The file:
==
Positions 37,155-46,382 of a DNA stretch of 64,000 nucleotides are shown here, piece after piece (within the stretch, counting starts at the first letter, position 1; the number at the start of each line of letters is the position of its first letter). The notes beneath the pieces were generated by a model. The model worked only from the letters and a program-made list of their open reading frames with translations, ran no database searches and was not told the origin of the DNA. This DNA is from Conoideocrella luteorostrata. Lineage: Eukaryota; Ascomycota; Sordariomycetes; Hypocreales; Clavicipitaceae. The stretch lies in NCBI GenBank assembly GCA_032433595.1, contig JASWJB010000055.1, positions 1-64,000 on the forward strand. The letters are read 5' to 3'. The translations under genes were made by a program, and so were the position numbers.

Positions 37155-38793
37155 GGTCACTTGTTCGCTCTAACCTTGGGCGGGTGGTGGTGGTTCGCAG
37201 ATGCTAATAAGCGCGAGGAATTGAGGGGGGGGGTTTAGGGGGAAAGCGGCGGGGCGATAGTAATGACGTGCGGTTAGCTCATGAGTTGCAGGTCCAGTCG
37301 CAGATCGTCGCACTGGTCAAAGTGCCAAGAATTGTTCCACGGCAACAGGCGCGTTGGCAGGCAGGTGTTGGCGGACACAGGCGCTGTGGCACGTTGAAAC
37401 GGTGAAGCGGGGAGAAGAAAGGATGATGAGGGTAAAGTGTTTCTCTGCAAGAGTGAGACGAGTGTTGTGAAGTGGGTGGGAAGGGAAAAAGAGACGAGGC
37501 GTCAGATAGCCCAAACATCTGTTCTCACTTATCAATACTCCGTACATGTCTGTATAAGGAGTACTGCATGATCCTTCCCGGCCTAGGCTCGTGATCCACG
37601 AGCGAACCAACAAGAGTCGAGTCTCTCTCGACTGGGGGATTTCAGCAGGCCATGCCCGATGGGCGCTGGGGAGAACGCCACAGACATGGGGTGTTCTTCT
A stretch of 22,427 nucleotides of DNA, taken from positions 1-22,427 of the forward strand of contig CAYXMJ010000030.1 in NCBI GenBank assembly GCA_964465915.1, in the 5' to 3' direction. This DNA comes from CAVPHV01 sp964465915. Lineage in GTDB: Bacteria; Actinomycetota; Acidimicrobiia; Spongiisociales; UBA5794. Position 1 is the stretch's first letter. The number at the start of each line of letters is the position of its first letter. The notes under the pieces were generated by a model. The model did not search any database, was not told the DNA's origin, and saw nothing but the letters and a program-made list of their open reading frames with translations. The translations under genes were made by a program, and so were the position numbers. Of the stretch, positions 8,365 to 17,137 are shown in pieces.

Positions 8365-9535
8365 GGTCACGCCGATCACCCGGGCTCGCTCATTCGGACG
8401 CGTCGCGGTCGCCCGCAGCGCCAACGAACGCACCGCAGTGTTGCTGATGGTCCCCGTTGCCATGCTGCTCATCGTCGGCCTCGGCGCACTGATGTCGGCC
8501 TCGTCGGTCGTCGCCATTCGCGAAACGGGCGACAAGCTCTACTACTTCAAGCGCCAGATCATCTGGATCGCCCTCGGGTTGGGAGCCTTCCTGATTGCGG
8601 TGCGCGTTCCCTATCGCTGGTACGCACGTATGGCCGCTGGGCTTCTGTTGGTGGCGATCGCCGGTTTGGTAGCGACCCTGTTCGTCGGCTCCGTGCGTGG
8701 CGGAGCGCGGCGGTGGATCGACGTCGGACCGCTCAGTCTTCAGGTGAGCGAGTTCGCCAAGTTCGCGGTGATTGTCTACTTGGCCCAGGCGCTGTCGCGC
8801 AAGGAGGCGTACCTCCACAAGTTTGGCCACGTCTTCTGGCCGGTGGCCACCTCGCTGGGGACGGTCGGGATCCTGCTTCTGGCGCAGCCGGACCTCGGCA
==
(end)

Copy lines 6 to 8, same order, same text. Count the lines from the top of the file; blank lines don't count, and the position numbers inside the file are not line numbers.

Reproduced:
37401 GGTGAAGCGGGGAGAAGAAAGGATGATGAGGGTAAAGTGTTTCTCTGCAAGAGTGAGACGAGTGTTGTGAAGTGGGTGGGAAGGGAAAAAGAGACGAGGC
37501 GTCAGATAGCCCAAACATCTGTTCTCACTTATCAATACTCCGTACATGTCTGTATAAGGAGTACTGCATGATCCTTCCCGGCCTAGGCTCGTGATCCACG
37601 AGCGAACCAACAAGAGTCGAGTCTCTCTCGACTGGGGGATTTCAGCAGGCCATGCCCGATGGGCGCTGGGGAGAACGCCACAGACATGGGGTGTTCTTCT